U.S. Opioid Prescribing Rate Maps

The data in the maps show the geographic distribution in the United States, at both state and county levels, of retail opioid prescriptions dispensed per 100 persons per year from 2006–2018. 1,2,3,4

Data are displayed within two types of interactive maps that show the estimated rate of opioid prescriptions per 100 U.S. residents. The state maps portray the rates per year for each of the 50 states and the District of Columbia.  The county maps portray these rates for 87.6% to 94.0% of U.S. counties for a given year from 2006-2018.5

Rates are classified by the Jenks6 natural breaks classification method into 4 groups using the 13-year range of data to determine the class breaks. Click on a county or state to reveal its prescription rate or view the corresponding data table for additional information.

Key Highlights

  • After a steady increase in the overall national opioid prescribing rate starting in 2006, the total number of prescriptions dispensed peaked in 2012 at more than 255 million and a prescribing rate of 81.3 prescriptions per 100 persons.
  • The overall national opioid prescribing rate declined from 2012 to 2018, and in 2018, the prescribing rate had fallen to the lowest in the 13 years for which we have data at 51.4 prescriptions per 100 persons (total of more than 168 million total opioid prescriptions).
  • However, in 2018, prescribing rates continue to remain very high in certain areas across the country.
    • In 11% of U.S. counties, enough opioid prescriptions were dispensed for every person to have one.
    • While the overall opioid prescribing rate in 2018 was 51.4 prescriptions per 100 people, some counties had rates that were six times higher than that.
  • Prescribing rates for opioids vary widely across different states and counties. Emerging hotspot areas are identified by the darker colors on the maps.
Table 1. Total number and rate of opioid prescriptions dispensed, United States, 2006–2018
 Year Total Number of
Prescribing Rate
Per 100 Persons
2006 215,917,663 72.4
2007 228,543,773 75.9
2008 237,860,213 78.2
2009 243,738,090 79.5
2010 251,088,904 81.2
2011 252,167,963 80.9
2012 255,207,954 81.3
2013 247,090,443 78.1
2014 240,993,021 75.6
2015 226,819,924 70.6
2016 214,881,622 66.5
2017 191,909,384 59.0
2018 168,158,611 51.4
Table 2. Total number and percentage of counties with available opioid prescribing data, United States, 2006–2018 5
Year Number of Counties
Number of Counties
(with Available Data)
Percentage of Counties
(with Available Data)
2006 3,143 2,754 87.6
2007 3,143 2,746 87.4
2008 3,143 2,758 87.8
2009 3,143 2,750 87.5
2010 3,143 2,741 87.2
2011 3,142 2,745 87.4
2012 3,142 2,736 87.1
2013 3,142 2,753 87.6
2014 3,142 2,960 94.2
2015 3,142 2,963 94.3
2016  3,142 2,962 94.3
2017 3,142 2,955 94.0
2018 3,142 2,881 91.7

Sources and Footnotes

    1. Source for all prescribing data: IQVIA Xponent 2006–2018. IQVIA Xponent is based on a sample of approximately 49,900 retail (non-hospital) pharmacies, which dispense nearly 92% of all retail prescriptions in the United States. For this database, a prescription is an initial or refill prescription dispensed at a retail pharmacy in the sample and paid for by commercial insurance, Medicaid, Medicare, cash or its equivalent. This database does not include mail order prescriptions.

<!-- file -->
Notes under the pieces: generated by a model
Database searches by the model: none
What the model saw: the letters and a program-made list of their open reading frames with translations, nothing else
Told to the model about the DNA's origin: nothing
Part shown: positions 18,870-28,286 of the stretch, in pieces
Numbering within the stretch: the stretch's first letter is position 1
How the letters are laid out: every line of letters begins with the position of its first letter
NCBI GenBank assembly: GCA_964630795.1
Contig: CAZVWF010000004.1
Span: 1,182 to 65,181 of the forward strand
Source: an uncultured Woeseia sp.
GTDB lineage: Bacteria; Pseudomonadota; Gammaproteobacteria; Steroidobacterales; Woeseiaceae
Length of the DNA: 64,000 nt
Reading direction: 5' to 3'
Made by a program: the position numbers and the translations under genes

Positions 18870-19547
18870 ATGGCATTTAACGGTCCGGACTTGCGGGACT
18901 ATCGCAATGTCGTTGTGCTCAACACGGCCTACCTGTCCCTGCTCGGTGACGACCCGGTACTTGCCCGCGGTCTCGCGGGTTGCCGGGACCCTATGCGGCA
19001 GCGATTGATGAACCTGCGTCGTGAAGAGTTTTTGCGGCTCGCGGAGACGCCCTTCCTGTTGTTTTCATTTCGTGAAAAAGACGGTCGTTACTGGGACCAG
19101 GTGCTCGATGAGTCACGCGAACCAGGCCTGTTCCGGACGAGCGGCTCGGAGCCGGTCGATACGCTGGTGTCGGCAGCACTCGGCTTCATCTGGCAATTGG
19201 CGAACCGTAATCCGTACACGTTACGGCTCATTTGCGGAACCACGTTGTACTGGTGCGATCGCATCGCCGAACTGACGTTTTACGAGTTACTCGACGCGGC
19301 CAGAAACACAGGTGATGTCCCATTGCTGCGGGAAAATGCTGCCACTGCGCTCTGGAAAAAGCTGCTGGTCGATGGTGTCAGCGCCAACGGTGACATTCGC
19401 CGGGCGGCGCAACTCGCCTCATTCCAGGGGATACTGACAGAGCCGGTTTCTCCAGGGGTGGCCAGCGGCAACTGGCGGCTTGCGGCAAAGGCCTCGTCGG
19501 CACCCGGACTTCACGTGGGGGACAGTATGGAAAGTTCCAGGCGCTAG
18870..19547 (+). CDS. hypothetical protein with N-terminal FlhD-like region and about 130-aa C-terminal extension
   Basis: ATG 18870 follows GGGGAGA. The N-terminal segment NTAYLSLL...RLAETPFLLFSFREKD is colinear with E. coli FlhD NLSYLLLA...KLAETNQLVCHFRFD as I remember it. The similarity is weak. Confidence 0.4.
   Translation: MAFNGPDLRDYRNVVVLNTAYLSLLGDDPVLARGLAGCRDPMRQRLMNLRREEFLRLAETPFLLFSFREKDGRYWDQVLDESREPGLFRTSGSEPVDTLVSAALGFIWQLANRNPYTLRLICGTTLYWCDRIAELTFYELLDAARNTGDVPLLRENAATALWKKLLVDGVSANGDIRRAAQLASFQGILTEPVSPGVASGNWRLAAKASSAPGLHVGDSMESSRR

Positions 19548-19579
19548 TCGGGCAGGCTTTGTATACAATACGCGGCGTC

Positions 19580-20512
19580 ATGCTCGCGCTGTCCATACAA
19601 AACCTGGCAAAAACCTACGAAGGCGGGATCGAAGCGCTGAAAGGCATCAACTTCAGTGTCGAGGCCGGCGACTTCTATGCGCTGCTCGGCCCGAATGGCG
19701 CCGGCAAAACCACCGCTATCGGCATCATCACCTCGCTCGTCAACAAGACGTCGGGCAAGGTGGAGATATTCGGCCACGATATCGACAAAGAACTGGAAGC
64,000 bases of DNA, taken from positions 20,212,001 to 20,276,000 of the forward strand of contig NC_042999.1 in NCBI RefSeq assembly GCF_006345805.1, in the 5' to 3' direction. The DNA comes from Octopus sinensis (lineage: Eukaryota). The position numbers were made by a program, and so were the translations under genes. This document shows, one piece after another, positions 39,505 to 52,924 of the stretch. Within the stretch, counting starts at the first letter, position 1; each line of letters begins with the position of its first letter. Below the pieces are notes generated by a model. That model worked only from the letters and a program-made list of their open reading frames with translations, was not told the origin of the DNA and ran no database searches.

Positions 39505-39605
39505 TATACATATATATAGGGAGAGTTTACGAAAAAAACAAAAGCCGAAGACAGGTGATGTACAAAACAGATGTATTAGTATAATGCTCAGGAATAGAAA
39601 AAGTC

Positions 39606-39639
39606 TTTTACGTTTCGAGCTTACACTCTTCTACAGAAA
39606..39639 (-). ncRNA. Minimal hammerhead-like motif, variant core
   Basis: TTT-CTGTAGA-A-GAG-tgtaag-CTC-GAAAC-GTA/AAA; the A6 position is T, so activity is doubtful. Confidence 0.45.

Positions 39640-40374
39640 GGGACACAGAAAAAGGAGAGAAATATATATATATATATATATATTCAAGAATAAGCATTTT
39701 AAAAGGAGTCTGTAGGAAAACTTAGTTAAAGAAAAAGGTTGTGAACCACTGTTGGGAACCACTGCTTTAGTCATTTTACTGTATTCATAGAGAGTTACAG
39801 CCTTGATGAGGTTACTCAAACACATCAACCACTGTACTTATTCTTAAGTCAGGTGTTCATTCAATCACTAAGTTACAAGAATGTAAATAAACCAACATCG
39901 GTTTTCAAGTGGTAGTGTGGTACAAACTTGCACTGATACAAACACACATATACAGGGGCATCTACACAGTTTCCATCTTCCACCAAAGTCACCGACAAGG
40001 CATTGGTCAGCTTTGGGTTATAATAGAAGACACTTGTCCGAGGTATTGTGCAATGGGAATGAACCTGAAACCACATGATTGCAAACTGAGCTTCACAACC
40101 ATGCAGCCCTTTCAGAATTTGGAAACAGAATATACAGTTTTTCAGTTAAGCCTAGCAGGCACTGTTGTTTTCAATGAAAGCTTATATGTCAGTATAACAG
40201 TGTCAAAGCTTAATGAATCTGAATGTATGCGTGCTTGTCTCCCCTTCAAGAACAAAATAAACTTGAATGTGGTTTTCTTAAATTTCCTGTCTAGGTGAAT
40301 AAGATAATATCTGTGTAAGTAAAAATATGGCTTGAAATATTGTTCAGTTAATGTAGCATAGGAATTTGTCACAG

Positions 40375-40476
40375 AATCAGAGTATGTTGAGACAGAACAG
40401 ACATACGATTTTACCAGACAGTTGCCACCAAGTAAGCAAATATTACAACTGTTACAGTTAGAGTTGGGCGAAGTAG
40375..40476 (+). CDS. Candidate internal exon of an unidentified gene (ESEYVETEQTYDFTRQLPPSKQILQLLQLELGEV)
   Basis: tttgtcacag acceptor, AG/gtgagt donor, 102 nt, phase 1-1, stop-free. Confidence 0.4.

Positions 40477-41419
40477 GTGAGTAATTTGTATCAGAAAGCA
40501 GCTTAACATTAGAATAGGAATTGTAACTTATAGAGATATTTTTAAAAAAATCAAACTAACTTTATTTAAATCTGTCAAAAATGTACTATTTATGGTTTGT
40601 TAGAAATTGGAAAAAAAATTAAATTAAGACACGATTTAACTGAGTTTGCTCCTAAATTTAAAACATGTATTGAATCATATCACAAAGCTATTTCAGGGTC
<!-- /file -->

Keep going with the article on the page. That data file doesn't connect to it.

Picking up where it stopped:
2. For the calculation of prescribing rates, numerators are the total number of opioid prescriptions dispensed annually at the state, county or national level. Annual resident population denominators were obtained from the U.S. Census Bureau.
    3. Opioid prescriptions, including buprenorphine, codeine, fentanyl, hydrocodone, hydromorphone, methadone, morphine, oxycodone, oxymorphone, propoxyphene, tapentadol, and tramadol, were identified using National Drug Codes. All prescriptions with days’ supply between 1 and 365 days and a known strength description were included. Cough and cold formulations containing opioids and buprenorphine products typically used to treat opioid use disorder were not included. In addition, methadone dispensed through methadone treatment programs is not included in the IQVIA Xponent data.
    4. In January 2019 IQVIA changed the frame of measurement in their projected prescription services from reflecting prescription demand to be “number of prescriptions dispensed to bin” to reflecting total prescriptions actually “sold to the patient”.  To do this, IQVIA eliminated the effects of voided and reversed prescriptions (prescriptions that were never received by the patient) beginning in 2017. This change in measurement frame resulted in a 1.9% downward shift in the measured opioid prescriptions dispensed.  This enhancement was applied to data from 2017 and thereafter. Thus, caution should be exercised when examining trends during this time period.
    5. Table 2 displays the percentage of counties in the United States that have opioid prescribing rates available for a given year. A lack of available data may indicate that the county had no retail pharmacies, the county had no retail pharmacies sampled, or the prescription volume was erroneously attributed to an adjacent, more populous county according to the sampling rules used.
    6. Jenks, George F. 1967. “The Data Model Concept in Statistical Mapping,” International Yearbook of Cartography 7: 186–190.

NOTE: These maps display the number of opioid prescriptions per 100 residents, by state and county, from 2006 to 2018. These maps are distinct from the July 2017 issue of CDC Vital Signs, which featured different facets of opioid prescribing from 2006 to 2015, including the amounts of opioids prescribed (morphine milligram equivalents per capita), prescription dosages, and days’ supply, as well as county-level factors associated with increased amounts of opioids prescribed. For more information, visit: https://www.cdc.gov/vitalsigns/opioids/index.html.

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